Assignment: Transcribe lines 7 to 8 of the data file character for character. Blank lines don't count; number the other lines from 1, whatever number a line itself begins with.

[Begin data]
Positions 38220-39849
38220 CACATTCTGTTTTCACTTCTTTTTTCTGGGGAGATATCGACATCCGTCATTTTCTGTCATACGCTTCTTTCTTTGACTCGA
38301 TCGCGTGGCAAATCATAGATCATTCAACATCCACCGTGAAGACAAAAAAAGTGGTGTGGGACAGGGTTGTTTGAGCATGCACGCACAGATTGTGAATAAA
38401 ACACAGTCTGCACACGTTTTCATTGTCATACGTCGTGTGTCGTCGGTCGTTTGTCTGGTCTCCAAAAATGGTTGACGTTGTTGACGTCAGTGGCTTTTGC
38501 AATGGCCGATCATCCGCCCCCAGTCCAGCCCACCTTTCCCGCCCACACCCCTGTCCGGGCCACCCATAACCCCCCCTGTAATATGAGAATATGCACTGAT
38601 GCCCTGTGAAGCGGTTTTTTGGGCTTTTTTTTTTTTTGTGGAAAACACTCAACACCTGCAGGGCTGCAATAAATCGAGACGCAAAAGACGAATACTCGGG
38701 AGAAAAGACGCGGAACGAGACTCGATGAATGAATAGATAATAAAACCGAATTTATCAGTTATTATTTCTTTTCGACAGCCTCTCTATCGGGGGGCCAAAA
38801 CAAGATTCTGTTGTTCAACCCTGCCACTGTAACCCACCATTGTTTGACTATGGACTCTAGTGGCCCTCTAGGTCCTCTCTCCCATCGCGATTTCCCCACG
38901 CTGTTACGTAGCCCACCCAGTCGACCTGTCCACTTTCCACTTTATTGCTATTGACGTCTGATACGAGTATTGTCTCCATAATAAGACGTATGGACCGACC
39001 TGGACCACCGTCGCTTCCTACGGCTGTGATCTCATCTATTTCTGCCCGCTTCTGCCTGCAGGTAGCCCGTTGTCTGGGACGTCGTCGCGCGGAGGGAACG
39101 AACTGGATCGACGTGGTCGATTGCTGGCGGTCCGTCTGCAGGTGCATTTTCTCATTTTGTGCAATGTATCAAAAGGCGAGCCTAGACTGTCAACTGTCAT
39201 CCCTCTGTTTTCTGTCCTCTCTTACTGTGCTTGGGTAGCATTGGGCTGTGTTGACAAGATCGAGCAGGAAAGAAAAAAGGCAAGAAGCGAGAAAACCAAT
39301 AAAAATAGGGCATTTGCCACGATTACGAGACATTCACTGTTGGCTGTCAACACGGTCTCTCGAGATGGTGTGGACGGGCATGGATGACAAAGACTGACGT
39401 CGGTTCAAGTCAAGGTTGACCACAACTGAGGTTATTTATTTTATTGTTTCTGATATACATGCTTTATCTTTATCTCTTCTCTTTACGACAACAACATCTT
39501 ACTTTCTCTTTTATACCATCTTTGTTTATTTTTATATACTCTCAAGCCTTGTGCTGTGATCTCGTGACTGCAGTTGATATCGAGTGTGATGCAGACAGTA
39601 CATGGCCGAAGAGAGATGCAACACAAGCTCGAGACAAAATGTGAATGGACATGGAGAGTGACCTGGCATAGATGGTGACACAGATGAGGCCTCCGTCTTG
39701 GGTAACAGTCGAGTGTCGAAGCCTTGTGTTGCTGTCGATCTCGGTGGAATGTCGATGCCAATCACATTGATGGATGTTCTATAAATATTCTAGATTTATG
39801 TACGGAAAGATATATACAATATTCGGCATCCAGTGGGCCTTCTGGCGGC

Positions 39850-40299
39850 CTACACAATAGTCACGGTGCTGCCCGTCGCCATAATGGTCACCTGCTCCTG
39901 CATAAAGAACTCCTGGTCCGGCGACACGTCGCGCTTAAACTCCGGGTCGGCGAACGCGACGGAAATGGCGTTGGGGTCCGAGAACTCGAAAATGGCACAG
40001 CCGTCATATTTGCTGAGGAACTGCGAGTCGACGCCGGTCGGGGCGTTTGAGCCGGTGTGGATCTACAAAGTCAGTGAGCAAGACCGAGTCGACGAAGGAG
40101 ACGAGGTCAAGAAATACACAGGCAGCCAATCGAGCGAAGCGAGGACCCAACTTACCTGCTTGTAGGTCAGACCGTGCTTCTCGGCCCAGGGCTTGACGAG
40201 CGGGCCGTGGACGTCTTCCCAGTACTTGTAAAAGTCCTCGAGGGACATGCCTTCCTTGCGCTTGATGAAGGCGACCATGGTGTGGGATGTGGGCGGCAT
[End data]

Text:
38701 AGAAAAGACGCGGAACGAGACTCGATGAATGAATAGATAATAAAACCGAATTTATCAGTTATTATTTCTTTTCGACAGCCTCTCTATCGGGGGGCCAAAA
38801 CAAGATTCTGTTGTTCAACCCTGCCACTGTAACCCACCATTGTTTGACTATGGACTCTAGTGGCCCTCTAGGTCCTCTCTCCCATCGCGATTTCCCCACG